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This chapter is from the book

Web-Based Environment

The last type of development environment we will describe is Web-based. Web-based tools and sites are a little difficult to describe, kind of like an online Integrated Development Environment (IDE).

This kind of environment is especially interesting to us as new VoiceXML developers due to its ease of installation, minimal configuration, and, for now anyway, low cost (in most cases free with registration in an online developers' community).

Though we will discuss some of the basics of using these tools, they are remote and likely to change. The only official versions are on the Web, and changes are difficult to predict.

For ease of setting up and price, Web-based tools are hard to beat. If you select this route, you will be faster getting into the business of developing VoiceXML than any other approach—just register for one of the developer programs, and you will be writing and running VoiceXML in a few minutes.

In addition to the provisioning tools we used to map a telephone number to our application and run our VoiceXML code earlier in this chapter, Web-based VoiceXML toolkits may include some or all the following tools:

  • Code validator—This tool checks the syntax of your VoiceXML code and reports errors. This may be part of a larger text editor or may be a standalone tool you paste your code into for a quick check.

  • Log viewer—Lets you examine the log that results from your code being run on the VSP's VoiceXML gateway. The log contains detailed information about your application, including errors, variable evaluation, program control flow, HTTP header data, speech recognition status, and others. Logs may be viewed dynamically as an application runs or stored and retrieved from previous application runs.

  • Text interface—Provides a text interface in place of the actual voice interface. Using a text interface, when your application prompts you for information, you can enter your input at the keyboard. Though this is far removed from the experience your actual users will have, it is useful for certain debugging situations and almost essential when using a Web-based toolkit via a dialup modem.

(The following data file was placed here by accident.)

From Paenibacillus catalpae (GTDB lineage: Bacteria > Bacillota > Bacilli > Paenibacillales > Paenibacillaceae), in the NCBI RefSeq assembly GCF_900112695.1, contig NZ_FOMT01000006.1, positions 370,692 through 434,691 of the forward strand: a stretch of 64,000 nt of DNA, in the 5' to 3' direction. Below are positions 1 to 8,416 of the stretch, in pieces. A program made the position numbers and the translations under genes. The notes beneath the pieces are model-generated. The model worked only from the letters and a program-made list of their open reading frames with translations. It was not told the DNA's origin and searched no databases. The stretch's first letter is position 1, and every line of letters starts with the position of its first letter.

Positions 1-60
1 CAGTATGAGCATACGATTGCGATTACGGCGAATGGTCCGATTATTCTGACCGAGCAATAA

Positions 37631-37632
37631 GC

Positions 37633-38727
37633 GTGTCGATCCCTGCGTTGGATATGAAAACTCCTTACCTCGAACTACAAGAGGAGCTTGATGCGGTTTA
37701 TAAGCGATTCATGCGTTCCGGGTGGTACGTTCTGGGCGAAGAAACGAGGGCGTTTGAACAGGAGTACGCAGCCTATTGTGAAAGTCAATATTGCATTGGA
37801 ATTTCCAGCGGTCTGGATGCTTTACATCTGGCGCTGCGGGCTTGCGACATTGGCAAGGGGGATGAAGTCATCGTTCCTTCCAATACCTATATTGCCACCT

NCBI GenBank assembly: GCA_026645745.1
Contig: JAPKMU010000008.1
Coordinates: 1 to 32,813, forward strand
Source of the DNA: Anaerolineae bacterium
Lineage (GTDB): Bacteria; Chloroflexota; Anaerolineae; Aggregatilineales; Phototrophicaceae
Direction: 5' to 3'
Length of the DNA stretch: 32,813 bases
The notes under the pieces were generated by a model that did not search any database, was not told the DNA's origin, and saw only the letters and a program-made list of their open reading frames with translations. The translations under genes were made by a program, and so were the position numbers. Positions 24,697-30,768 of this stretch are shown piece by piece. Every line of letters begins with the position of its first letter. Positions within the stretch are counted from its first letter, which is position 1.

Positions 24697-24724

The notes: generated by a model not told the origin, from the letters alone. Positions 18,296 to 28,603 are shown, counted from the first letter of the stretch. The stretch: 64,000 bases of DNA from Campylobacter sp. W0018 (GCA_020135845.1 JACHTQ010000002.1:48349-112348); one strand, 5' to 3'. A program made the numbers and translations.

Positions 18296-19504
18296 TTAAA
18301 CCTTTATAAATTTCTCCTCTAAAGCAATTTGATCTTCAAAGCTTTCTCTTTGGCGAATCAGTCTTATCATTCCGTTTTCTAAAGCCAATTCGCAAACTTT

• Support—By joining a VSP's developers program, you can use its technical support, including documentation about how to use the toolkit itself. In addition, standard information such as the VoiceXML specification is often provided in better organized formats than a single, large PDF document. Most important are documents that describe in detail what VoiceXML elements and attributes are supported, which audio formats the VSP prefers, programmer FAQs, newsgroups, tutorials, and other useful information.

The next section of this chapter examines some of the features of different Web-based toolkits available. We will look at some of the sites we are already familiar with for their work as VSPs. These Web-based development environments include a variety of tools, but there are some common ones that we will discuss before looking at each VSP's environment individually.

BeVocal Café

You can find BeVocal Café at (cafe.bevocal.com). Its File Management provisioning interface, shown earlier in the chapter, also supports uploading your application to its Web server in addition to linking to your application URL as we did.

Additionally, Café has a code validator called VoiceXML Checker, log viewer called Log Browser, text interface called Vocal Scripter, and support. You select individual tools from the navigation menu on the left side of the screen; the tool itself is in the main frame.

Café's code validator, VoiceXML Checker, is quick and reports line number of errors.

The log viewer, Log Browser, reports trace messages from a number of sources, including

  • General flow trace
  • Custom message
  • Event trace
  • Parser
  • Field fill trace
  • Platform
  • Variables trace
  • Recognition info
  • Error message
  • HTTP header info

The log color codes trace messages according to the previous categories for easy scanning of the log during debugging. You can filter log entries by selecting the types of trace messages you want to see and deselecting ones in which you are uninterested.